Our second featured beer this month comes to us from Brazil. Microbrewed beer is probably not the first thing most people associate with this Portuguese-speaking land, but trust us: after you taste the famed XINGU Black Beer (pronounced SHIN-goo) you'll rethink Brazil's potential for high quality brewing. Actually, there's an emerging craft brew scene developing in South America, so we expect to see more and more fine brews from our southern neighbors—in fact, a few months back, we featured another South American brewery that was top notch indeed.
XINGU Black Beer was conceived in 1986 when Amazon, Inc. was founded in Vermont by five women who sought to prevent the extinction of some of the world's rarest styles of beer. The company of Vermont beer-seekers hired beer anthropologist Alan Eames, widely regarded as "The Indiana Jones of Beer," to research and locate native prototypes of dark, rich beers from around the world.
XINGU Black Beer as we know it was not released until February of 1988, but the earliest Western account of black beer brewed by the natives of the Amazon region dates to 1557. Many Amazon Indian tribes placed great spiritual significance on black beer as a beverage used in religious and social ceremonies. Thus, it was only natural that the search for authentic Brazilian black beer would begin in Brazil where Eames and his then-wife, Anne Latchis, president of Amazon, Inc., were aware of the history of famed black beers made by native female brewsters who fermented roots and grains and used herbs and bark as bittering agents.
The name is derived from a tributary of the Amazon River which is home to the few surviving cultures and species of native Amazonian life threatened by dam sites, over-development and exploitation. It is also the name of the region that was the homeland of the Amazon women who first brewed the original native black beers. The distinct diamond-shaped XINGU Black Beer label was painted by artist Eric Green depicting a map of the XINGU River region, bordered by anacondas, with a Txucahamei warrior and a caiman (a tropical American reptile related to the alligator).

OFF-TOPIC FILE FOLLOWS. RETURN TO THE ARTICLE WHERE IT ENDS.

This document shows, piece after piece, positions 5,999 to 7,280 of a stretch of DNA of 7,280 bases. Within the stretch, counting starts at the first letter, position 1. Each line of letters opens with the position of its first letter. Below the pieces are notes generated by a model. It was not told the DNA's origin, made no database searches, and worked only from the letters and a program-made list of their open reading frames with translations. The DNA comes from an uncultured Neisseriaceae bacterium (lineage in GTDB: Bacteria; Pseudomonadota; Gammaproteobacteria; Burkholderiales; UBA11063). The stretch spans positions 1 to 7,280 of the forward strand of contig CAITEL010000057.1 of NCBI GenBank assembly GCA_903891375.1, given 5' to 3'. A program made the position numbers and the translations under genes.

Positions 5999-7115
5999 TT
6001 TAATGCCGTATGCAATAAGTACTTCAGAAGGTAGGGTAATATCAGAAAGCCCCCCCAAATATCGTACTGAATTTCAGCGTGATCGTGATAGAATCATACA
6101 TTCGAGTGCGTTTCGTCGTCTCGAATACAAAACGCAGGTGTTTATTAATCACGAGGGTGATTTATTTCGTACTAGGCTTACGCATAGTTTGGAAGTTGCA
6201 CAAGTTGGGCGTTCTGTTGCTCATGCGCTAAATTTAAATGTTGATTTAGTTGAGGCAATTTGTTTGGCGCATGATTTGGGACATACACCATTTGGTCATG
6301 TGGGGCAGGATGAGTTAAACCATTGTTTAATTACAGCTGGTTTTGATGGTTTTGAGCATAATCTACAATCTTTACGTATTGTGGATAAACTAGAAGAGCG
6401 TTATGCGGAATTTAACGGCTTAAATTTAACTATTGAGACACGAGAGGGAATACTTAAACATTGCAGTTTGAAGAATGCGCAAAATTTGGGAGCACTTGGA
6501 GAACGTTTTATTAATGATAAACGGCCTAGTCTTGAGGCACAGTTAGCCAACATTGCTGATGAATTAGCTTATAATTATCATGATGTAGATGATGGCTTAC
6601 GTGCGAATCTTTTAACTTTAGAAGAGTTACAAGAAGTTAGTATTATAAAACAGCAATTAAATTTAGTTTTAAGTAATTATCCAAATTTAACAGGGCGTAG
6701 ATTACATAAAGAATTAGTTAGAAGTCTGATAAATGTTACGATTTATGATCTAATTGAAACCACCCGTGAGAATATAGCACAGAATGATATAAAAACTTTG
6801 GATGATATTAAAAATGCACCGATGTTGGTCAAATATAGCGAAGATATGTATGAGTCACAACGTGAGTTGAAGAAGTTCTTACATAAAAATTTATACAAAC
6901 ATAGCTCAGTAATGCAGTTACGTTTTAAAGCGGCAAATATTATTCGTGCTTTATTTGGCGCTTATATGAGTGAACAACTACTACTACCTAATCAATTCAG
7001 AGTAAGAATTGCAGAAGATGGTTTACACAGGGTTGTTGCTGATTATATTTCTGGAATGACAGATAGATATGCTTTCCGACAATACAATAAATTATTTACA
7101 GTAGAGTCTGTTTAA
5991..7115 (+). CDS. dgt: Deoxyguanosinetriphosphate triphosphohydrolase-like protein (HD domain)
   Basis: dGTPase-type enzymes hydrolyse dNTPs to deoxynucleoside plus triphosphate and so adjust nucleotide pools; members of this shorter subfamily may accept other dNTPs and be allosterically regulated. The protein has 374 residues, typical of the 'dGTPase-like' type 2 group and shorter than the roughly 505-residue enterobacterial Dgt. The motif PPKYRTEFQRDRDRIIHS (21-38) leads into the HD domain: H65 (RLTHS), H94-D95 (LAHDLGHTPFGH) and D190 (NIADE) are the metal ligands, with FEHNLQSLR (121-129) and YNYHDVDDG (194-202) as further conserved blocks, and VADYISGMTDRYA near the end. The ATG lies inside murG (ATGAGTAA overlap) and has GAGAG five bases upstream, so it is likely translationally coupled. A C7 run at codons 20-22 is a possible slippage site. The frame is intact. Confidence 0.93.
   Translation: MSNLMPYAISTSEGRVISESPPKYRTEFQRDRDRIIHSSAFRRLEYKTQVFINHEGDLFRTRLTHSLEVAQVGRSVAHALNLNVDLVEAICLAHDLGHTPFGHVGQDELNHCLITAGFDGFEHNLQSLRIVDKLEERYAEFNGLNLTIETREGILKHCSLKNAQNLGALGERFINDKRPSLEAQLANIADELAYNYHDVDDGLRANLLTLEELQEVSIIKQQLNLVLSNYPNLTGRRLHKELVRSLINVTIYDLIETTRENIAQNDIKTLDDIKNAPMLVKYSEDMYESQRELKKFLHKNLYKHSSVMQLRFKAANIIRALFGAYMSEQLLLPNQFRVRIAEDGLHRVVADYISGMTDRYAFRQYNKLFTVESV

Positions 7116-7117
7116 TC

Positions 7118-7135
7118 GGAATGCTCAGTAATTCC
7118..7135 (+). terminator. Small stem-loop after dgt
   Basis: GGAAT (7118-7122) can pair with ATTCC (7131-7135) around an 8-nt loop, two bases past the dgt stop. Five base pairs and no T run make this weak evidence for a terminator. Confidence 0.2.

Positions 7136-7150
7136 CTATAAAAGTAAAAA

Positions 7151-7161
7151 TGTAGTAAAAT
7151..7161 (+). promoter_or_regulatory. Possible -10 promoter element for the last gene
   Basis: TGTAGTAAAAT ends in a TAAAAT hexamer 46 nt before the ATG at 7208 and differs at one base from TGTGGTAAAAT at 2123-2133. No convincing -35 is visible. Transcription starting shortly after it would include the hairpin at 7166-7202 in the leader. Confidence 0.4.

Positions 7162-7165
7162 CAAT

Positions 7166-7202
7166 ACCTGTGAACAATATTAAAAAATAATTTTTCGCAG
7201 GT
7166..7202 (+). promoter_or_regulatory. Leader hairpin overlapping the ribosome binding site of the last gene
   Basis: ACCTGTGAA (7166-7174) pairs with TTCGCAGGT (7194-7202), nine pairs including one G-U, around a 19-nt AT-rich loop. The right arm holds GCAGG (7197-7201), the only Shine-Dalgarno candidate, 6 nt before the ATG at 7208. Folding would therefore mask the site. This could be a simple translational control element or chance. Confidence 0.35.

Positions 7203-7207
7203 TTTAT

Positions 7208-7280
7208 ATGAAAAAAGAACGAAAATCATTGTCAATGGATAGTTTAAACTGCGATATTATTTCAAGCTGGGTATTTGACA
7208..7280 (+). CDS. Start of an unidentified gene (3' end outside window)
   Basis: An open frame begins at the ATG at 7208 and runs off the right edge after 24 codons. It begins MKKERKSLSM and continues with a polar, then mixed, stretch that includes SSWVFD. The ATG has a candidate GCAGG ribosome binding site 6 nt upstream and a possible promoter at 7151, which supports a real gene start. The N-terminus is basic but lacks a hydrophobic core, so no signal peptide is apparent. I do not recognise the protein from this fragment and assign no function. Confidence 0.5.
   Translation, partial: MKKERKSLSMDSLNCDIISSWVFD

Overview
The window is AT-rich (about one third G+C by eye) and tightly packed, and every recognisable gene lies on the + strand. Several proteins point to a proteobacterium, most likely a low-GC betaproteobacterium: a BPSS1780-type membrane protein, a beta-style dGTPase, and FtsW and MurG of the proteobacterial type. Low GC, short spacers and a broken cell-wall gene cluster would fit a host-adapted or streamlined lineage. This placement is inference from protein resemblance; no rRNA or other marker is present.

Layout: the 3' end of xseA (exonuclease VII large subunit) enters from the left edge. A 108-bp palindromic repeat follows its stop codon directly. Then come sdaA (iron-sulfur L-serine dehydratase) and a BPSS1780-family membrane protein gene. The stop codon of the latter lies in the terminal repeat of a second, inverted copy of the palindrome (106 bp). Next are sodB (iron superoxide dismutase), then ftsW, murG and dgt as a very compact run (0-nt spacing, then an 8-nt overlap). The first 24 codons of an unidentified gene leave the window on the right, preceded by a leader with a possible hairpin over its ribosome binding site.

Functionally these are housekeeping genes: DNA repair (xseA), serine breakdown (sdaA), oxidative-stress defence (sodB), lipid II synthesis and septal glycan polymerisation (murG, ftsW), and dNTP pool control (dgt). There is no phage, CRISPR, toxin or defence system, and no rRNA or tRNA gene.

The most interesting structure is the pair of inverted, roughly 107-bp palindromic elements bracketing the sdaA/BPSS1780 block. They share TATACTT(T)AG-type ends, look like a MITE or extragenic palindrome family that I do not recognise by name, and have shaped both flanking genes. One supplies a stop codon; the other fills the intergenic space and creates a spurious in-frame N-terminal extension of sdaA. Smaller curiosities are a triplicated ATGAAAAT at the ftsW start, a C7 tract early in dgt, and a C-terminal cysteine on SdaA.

We're very grateful to Alan Eames for his efforts—especially when you consider he trekked through such treacherous landscape in search of this historically significant, elusive brew. Sadly, Alan passed away unexpectedly in February of 2007 at the age of 59. We have many things to thank him for—from discovering what he believed to be the world's oldest beer advertisement, found in Mesopotamia, dating back to 4,000 B.C., to exposing the hallowed role of women in brewing through the ages—he was a dedicated researcher and champion of better beer—at one point he owned a store that had pretty much the best beer selection of its day in Massachusetts, and started a few well known east-coast ale houses. Please raise a pint (or stein, or oversized wine glass) in honor of Alan and his contributions to our modern day brewing culture and historical understanding of beer. Cheers!